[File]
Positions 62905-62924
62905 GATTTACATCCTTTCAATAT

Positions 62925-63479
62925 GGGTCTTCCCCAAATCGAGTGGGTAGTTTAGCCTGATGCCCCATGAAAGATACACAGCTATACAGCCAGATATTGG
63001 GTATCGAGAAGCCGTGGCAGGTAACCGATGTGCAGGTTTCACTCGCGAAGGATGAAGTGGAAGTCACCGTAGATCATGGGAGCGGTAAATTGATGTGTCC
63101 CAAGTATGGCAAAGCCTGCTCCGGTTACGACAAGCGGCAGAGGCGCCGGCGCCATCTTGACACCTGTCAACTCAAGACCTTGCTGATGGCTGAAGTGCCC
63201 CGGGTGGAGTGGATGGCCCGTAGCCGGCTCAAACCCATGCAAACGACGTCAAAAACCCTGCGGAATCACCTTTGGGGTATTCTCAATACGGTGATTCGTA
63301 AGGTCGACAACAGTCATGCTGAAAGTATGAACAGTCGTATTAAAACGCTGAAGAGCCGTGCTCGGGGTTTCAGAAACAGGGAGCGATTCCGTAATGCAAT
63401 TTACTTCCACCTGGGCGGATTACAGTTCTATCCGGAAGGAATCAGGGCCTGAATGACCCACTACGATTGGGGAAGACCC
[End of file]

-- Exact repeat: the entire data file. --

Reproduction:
Positions 62905-62924
62905 GATTTACATCCTTTCAATAT

Positions 62925-63479
62925 GGGTCTTCCCCAAATCGAGTGGGTAGTTTAGCCTGATGCCCCATGAAAGATACACAGCTATACAGCCAGATATTGG
63001 GTATCGAGAAGCCGTGGCAGGTAACCGATGTGCAGGTTTCACTCGCGAAGGATGAAGTGGAAGTCACCGTAGATCATGGGAGCGGTAAATTGATGTGTCC
63101 CAAGTATGGCAAAGCCTGCTCCGGTTACGACAAGCGGCAGAGGCGCCGGCGCCATCTTGACACCTGTCAACTCAAGACCTTGCTGATGGCTGAAGTGCCC
63201 CGGGTGGAGTGGATGGCCCGTAGCCGGCTCAAACCCATGCAAACGACGTCAAAAACCCTGCGGAATCACCTTTGGGGTATTCTCAATACGGTGATTCGTA
63301 AGGTCGACAACAGTCATGCTGAAAGTATGAACAGTCGTATTAAAACGCTGAAGAGCCGTGCTCGGGGTTTCAGAAACAGGGAGCGATTCCGTAATGCAAT
63401 TTACTTCCACCTGGGCGGATTACAGTTCTATCCGGAAGGAATCAGGGCCTGAATGACCCACTACGATTGGGGAAGACCC